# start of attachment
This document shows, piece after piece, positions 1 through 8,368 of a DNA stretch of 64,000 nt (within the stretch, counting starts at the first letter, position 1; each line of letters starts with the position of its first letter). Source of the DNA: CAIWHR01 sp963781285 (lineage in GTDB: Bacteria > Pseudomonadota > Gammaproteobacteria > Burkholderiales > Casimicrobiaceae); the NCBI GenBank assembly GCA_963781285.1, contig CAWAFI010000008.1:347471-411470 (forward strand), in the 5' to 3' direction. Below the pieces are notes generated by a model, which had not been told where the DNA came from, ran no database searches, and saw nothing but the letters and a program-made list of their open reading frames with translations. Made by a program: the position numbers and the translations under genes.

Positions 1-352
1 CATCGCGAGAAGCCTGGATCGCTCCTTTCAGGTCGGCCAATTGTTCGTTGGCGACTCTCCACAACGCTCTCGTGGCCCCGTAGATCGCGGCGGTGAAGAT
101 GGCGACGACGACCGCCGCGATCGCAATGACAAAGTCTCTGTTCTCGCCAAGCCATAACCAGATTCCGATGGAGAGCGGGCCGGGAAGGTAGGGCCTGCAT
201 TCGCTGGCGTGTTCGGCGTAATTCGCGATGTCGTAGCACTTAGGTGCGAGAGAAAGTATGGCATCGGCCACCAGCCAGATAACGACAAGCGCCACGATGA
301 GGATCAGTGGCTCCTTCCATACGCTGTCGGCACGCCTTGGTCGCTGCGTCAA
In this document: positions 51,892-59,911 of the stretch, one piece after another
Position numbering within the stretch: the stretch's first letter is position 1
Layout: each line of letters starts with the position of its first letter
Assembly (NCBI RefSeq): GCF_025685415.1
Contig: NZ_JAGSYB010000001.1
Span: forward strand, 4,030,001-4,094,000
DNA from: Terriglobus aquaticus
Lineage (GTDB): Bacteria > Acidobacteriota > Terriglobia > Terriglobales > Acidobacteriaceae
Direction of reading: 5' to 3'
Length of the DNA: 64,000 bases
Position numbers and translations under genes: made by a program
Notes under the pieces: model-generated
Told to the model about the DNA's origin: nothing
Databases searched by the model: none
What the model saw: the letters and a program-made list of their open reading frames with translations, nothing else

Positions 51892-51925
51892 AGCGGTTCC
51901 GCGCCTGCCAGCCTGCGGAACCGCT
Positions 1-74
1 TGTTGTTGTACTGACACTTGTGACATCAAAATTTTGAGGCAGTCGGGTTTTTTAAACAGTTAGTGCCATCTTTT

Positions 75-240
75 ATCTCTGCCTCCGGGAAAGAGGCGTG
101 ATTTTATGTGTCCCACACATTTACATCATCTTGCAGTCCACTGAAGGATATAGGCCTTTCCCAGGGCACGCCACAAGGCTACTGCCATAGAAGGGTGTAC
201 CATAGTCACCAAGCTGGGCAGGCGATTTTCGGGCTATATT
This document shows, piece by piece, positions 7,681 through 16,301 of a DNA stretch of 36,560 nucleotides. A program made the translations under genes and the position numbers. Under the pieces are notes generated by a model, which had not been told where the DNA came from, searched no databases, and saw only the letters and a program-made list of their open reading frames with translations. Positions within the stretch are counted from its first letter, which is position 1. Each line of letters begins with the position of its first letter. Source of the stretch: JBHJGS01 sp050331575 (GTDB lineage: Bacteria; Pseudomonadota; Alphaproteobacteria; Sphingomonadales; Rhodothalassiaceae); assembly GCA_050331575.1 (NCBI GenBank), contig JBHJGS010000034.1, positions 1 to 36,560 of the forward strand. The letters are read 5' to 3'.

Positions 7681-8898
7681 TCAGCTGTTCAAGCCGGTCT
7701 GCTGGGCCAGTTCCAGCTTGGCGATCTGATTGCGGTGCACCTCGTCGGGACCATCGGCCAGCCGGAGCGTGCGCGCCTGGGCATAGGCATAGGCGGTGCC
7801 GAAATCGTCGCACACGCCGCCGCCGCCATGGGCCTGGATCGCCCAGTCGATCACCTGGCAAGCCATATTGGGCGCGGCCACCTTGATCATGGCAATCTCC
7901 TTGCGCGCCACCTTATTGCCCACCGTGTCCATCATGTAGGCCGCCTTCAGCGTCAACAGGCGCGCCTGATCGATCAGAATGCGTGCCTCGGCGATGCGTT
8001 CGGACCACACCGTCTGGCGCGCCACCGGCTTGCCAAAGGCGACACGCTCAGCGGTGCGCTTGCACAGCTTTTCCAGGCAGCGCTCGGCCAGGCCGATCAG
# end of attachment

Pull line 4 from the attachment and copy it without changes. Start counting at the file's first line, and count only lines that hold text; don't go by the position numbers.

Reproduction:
101 GGCGACGACGACCGCCGCGATCGCAATGACAAAGTCTCTGTTCTCGCCAAGCCATAACCAGATTCCGATGGAGAGCGGGCCGGGAAGGTAGGGCCTGCAT